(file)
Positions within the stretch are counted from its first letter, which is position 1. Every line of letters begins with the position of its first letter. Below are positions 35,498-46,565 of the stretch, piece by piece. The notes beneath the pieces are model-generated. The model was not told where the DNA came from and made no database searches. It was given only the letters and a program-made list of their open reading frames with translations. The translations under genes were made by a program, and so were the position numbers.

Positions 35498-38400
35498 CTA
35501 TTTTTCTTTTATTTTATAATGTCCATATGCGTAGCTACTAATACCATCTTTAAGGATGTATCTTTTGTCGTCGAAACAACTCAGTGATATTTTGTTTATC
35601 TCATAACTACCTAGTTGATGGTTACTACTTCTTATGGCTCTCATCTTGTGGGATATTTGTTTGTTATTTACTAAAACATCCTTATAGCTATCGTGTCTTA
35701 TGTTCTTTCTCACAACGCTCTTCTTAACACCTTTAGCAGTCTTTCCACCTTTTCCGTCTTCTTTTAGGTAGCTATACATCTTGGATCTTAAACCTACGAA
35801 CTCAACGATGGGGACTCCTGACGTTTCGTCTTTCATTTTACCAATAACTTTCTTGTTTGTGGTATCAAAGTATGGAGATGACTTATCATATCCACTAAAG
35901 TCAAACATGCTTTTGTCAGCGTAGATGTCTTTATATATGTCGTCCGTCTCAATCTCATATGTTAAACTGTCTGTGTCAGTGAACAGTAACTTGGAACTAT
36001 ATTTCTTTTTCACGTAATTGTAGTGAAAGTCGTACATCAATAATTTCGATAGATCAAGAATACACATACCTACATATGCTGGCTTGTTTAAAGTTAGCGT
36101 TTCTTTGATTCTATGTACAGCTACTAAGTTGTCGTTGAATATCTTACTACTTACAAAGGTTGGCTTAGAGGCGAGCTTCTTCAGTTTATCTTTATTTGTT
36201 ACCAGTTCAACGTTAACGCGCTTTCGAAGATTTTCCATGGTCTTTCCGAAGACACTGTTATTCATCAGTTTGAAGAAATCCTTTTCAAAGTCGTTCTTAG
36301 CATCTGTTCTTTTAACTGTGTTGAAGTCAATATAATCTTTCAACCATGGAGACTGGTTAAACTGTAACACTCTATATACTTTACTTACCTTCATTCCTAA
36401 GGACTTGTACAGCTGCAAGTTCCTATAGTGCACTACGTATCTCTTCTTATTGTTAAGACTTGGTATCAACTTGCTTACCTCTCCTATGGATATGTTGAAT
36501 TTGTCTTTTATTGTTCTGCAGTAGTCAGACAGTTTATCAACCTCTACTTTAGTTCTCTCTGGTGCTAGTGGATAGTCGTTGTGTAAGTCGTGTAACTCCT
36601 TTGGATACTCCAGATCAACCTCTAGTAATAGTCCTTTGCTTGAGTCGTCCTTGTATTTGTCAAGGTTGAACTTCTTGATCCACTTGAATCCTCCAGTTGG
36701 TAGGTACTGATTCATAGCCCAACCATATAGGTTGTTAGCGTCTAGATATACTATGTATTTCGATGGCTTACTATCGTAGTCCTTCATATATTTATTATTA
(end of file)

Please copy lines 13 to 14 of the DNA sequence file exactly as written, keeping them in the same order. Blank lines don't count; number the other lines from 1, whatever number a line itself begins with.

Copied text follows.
36401 GGACTTGTACAGCTGCAAGTTCCTATAGTGCACTACGTATCTCTTCTTATTGTTAAGACTTGGTATCAACTTGCTTACCTCTCCTATGGATATGTTGAAT
36501 TTGTCTTTTATTGTTCTGCAGTAGTCAGACAGTTTATCAACCTCTACTTTAGTTCTCTCTGGTGCTAGTGGATAGTCGTTGTGTAAGTCGTGTAACTCCT